- Costco Garden Center: Our Online & In-Store Shopping Guide
- Hunter Boots Review: Must-Have Gardening Footwear!
- The Costco Lolë Belt Bag: Here’s Why We Love It
What to start with if you’re new to gardening
Hanging baskets are a great first step!
From experience, I’d start with a couple of strawberry baskets – since they get hung up, all you need is a couple of sturdy plant hooks to keep producing fruit for years to come.
Trust me, when you water your strawberries, these baskets can heavy and even crack.
Hanging baskets utilize dead space that wouldn’t get used otherwise rather than taking away from valuable growing space on the ground!
If you’re not sure how committed you are to growing fruit trees, consider starting with a four-way fruit tree.
These are nice because they’re self-pollinating with all of the different fruit they produce.
We started with a couple of regular fruit trees because our goal is to get a big predictable harvest in our favorite specific varieties.
These are super fun to grow but they’re a little finicky and won’t give you anything you can eat on its own.
Feel free to get one because its neat but don’t start out with these.
It could break your confidence and leave you feeling down about your ability – unfortunately, we learned this the hard way after gifting a couple to family members who didn’t fair well with them!
If you have the space, start with raspberries!
These plants are very resilient and produce a ton of fruit.
Blueberries are fantastic too but we’ve met quite a few people who struggle with them.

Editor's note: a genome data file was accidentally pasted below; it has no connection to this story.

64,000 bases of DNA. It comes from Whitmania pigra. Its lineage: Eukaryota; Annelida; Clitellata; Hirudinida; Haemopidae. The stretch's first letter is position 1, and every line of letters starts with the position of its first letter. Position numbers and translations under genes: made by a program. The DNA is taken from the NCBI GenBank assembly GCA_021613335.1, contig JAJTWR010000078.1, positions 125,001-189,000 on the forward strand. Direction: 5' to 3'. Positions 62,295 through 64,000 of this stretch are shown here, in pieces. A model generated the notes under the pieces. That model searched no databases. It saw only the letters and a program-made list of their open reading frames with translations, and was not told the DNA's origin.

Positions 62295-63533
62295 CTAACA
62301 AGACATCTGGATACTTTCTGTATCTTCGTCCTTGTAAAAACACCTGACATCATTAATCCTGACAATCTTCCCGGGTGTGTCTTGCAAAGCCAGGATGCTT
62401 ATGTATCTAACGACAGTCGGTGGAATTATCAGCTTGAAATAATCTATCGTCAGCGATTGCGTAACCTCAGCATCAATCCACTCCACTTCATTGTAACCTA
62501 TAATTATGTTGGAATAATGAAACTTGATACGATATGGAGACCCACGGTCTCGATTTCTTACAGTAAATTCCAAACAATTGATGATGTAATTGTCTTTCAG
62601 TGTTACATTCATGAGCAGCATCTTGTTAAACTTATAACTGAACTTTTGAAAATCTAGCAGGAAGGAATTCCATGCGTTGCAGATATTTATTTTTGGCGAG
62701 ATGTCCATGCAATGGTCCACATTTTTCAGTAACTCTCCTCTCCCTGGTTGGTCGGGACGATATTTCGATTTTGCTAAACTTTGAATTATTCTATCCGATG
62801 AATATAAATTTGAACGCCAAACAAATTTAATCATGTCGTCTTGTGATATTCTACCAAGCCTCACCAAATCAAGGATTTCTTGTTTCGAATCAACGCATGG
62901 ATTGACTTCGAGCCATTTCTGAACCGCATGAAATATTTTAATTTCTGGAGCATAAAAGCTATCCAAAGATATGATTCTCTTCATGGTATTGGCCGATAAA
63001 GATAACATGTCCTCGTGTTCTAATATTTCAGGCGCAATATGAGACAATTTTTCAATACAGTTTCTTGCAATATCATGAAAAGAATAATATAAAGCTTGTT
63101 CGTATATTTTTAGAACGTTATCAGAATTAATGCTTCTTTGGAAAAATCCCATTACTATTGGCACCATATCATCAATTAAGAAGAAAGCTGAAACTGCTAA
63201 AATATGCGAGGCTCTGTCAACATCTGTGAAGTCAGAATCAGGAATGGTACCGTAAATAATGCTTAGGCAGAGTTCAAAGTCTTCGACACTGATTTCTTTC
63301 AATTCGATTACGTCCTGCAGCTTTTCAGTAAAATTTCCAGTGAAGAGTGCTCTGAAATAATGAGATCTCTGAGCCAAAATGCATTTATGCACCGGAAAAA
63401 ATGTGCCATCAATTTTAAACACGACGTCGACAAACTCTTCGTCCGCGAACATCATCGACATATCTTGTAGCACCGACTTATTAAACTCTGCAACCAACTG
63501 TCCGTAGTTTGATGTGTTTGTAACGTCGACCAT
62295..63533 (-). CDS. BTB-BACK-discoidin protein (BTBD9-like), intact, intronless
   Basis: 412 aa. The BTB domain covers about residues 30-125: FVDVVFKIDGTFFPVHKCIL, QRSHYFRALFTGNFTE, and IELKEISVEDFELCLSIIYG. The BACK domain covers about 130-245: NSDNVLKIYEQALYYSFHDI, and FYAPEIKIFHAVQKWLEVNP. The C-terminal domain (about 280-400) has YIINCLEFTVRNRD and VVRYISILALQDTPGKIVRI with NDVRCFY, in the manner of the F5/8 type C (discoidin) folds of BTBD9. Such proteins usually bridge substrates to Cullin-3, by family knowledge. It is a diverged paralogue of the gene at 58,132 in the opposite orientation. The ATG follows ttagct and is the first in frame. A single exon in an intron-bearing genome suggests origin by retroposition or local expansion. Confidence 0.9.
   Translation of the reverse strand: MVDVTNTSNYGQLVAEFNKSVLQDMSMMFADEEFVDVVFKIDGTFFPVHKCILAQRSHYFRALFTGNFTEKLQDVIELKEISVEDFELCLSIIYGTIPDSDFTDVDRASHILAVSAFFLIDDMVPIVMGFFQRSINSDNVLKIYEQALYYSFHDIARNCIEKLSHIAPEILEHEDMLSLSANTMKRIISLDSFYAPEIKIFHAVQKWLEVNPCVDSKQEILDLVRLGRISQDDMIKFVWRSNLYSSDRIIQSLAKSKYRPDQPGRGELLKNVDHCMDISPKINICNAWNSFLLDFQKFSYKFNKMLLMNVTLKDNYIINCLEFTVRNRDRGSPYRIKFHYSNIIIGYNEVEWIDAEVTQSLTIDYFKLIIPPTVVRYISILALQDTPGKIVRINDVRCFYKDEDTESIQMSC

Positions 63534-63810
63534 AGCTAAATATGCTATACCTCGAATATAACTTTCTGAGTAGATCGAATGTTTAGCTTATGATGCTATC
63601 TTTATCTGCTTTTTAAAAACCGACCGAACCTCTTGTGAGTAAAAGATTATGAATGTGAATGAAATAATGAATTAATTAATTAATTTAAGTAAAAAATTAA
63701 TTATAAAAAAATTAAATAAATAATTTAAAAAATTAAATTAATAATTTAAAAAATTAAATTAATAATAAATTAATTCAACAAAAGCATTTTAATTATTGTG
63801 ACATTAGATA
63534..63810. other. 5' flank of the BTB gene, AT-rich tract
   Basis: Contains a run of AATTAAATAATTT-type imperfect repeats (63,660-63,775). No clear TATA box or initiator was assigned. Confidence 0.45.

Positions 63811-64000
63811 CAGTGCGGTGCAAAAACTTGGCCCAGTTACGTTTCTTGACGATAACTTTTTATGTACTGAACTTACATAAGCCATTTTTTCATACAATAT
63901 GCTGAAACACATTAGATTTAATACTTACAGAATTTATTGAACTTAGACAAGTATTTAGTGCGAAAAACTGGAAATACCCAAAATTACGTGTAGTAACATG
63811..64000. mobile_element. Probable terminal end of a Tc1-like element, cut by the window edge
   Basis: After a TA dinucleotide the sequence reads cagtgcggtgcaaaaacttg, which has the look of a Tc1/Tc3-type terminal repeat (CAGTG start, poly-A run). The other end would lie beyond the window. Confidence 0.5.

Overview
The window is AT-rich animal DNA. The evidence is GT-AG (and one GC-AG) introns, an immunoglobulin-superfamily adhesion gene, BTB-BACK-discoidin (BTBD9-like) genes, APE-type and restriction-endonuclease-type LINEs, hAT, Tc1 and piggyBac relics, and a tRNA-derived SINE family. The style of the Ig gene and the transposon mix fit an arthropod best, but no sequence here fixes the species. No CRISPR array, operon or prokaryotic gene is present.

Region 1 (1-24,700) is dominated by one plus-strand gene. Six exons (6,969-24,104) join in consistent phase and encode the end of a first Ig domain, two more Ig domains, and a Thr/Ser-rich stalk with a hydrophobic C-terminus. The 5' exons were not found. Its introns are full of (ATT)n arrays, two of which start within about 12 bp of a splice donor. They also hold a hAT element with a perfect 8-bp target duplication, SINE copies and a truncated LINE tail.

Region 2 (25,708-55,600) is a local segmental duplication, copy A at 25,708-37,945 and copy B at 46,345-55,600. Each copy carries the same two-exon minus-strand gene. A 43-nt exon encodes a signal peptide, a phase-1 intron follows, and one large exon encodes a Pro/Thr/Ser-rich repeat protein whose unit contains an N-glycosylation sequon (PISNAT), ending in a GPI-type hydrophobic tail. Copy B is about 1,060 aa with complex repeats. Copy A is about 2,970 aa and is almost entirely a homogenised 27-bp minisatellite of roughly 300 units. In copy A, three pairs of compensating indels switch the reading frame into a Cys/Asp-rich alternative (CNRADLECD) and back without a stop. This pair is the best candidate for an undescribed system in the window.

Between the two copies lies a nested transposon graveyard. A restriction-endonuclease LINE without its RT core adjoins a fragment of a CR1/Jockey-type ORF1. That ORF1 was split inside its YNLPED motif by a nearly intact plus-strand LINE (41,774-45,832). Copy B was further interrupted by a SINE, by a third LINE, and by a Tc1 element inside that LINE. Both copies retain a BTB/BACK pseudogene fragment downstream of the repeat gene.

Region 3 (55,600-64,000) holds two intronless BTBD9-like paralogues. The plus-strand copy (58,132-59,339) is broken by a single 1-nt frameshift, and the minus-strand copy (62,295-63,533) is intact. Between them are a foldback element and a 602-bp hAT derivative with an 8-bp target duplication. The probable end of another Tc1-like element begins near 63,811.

We’d recommend picking up blueberries after you’ve been gardening for a bit.
How to plant fruit trees
Here’s how to plant a Costco fruit tree step-by-step:
- find a spot where your tree will get at least 6 hours of sunlight a day and dig a hole double the size of the pot
- add some bone meal to the bottom of your hole and water it heavily
- slowly maneuver your plant out of the pot it came in and place it in the hole
- make sure the hole you’ve dug is at least the size of the distance from the end of your root ball to the soil mark on the fruit tree’s trunk
- spread out the roots and plant the tree in the centre of the hole – ask a friend or family member spot you to make sure your tree is straight
- note where your graft is and face it towards the sun – make sure you don’t bury it
- fill your hole with 30% native soil and 70% organic compost (we recommend this one) and pack it firm so the tree stays standing upright
- water immediately and be sure to keep it watered regularly while it establishes roots*
*for good measure, use your index finger to regularly check that the soil is moist 1 inches below the surface
You don’t have to worry too much about fertilizing for 2 to 3 years since Costco fruit trees are still young plants.
If you get fruit this year or next year but it’ll be a very small yield.